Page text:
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Fifteenth-century Spanish painting, an introduction

By Dr. Lauren Kilroy-Ewbank
Fernando Gallego, Piedad, 1465–70, mixed method, 118 x 111 cm (Prado Museum)
Mary sorrowfully embraces her dead son, his broken body resting across her lap. The cross rises behind them. In this piedad (often referred to with the Italian word Pietà — an image of Mary cradling the dead body of Christ), painted by the Spanish artist Fernando Gallego, the scene of mourning is set against a vast landscape filled with rocky crags rising from the earth, rolling hills, and a fortified medieval town that is supposed to be Jerusalem in the background. To the left of Mary and Jesus, two smaller figures kneel, most likely the painting’s patrons.
Map of the Kingdoms/Crowns of Spain in 1492 (historians sometimes refer to the larger “kingdoms” that encompass other “kingdoms” as “crowns”)

Trends in Spanish painting: looking to Northern Europe

Gallego was a Spanish artist who worked largely in the Kingdom of Castile in the latter half of the fifteenth century, and his painting is representative of important trends in fifteenth-century Spanish painting. It reveals Gallego’s interest in the Netherlandish (Northern Renaissance) visual idiom, which a great deal of Spanish artists did in the second half of the fifteenth century. His use of realistic details, crumpled drapery, angular bodies, and detailed landscape all parallel Netherlandish artists. Also, Gallego’s treatment of space, especially the
we notice throughout the composition, suggests he drew upon northern visual modes.
Left: Fernando Gallego, Piedad, 1465–70, mixed method, 118 x 111 cm (Prado Museum); right: detail, Rogier van der Weyden, Miraflores Altar, c. 1440, 213 x 43 cm (Gemäldegalerie, Berlin)
Gallego likely adapted Rogier van der Weyden’s Pietà from the Miraflores Altar, which had belonged to King Juan II of Castile and then given to the Miraflores Charterhouse (near Burgos). However, Gallego did not slavishly copy van der Weyden’s painting (or another artist’s replica of it) nor Netherlandish painting techniques more generally. His color palette is more distinctly Spanish, with a greater use of yellows and browns. The less saturated and brilliant color palette is due to omitting the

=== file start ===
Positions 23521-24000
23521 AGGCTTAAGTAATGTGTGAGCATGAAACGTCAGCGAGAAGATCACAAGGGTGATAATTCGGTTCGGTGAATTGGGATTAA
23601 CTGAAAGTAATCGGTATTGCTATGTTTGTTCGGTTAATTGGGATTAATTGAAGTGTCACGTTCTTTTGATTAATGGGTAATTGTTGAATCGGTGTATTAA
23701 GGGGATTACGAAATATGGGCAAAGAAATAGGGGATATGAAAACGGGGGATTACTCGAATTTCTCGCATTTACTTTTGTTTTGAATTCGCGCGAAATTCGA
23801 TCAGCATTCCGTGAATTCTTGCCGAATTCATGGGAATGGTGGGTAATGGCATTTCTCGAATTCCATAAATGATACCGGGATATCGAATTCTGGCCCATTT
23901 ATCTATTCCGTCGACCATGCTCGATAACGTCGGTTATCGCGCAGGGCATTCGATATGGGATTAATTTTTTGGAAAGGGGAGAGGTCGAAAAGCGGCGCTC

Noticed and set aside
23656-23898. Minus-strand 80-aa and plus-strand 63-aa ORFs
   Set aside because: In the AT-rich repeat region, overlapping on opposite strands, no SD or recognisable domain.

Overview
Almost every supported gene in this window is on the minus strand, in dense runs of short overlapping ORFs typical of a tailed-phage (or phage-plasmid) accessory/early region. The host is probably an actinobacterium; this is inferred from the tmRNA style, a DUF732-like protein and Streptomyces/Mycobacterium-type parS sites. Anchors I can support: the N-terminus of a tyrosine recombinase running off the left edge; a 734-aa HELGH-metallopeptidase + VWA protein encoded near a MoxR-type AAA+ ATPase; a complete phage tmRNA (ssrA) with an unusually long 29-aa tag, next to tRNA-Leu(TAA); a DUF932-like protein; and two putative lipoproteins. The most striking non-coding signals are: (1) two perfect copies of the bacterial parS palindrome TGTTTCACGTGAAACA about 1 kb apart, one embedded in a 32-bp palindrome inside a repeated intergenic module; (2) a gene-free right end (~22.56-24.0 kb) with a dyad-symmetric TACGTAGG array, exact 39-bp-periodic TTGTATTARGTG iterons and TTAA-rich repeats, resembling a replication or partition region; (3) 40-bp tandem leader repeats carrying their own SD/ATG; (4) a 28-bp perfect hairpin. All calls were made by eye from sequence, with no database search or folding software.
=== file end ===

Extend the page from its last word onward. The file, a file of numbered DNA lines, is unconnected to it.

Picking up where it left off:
so typical of northern painting. Gallego absorbed northern techniques and paired them with his own native ones, and was one of many Spanish artists who found inspiration and models in Netherlandish painting.
An increased internationalization occurred in the second half of the fifteenth century in the Spanish Kingdoms. Trade routes, political exchanges, and merchant activity all helped to foster greater dialogue among artists, among them Lluís Dalmau, Fernando Gallego, Bartolome Bermejo, Jacomart, Jaume Huguet, and Joan Reixac. In particular, many artists across the Spanish Kingdoms began to demonstrate a marked interest in the Netherlandish mode, revealing the influence of the ars nova (the new art — often used to describe the emerging naturalism of Renaissance art) on Spanish art.
In the fifteenth century, the northern European countries we know today as Belgium, the Netherlands and Luxembourg were controlled by the enormously wealthy Dukes of Burgundy (Burgundy is a region in France). This is often referred to, today, as the Burgundian Netherlands.
Several reasons for this increased interest exist. First, there was a great influx of paintings, sculptures, tapestries, and other goods to Spain from Flanders. Such items were collected and displayed in homes or included in prominent collections. The second is the rapid spread of northern woodcuts and engravings, such as those by Martin Schongauer, after 1450. One of the first indications that Netherlandish art was transforming Spanish painting is found in contracts, where we find patrons asking for grisaille to be included in paintings (grisaille, or painting in grayscale, was common in Flanders).
In particular, the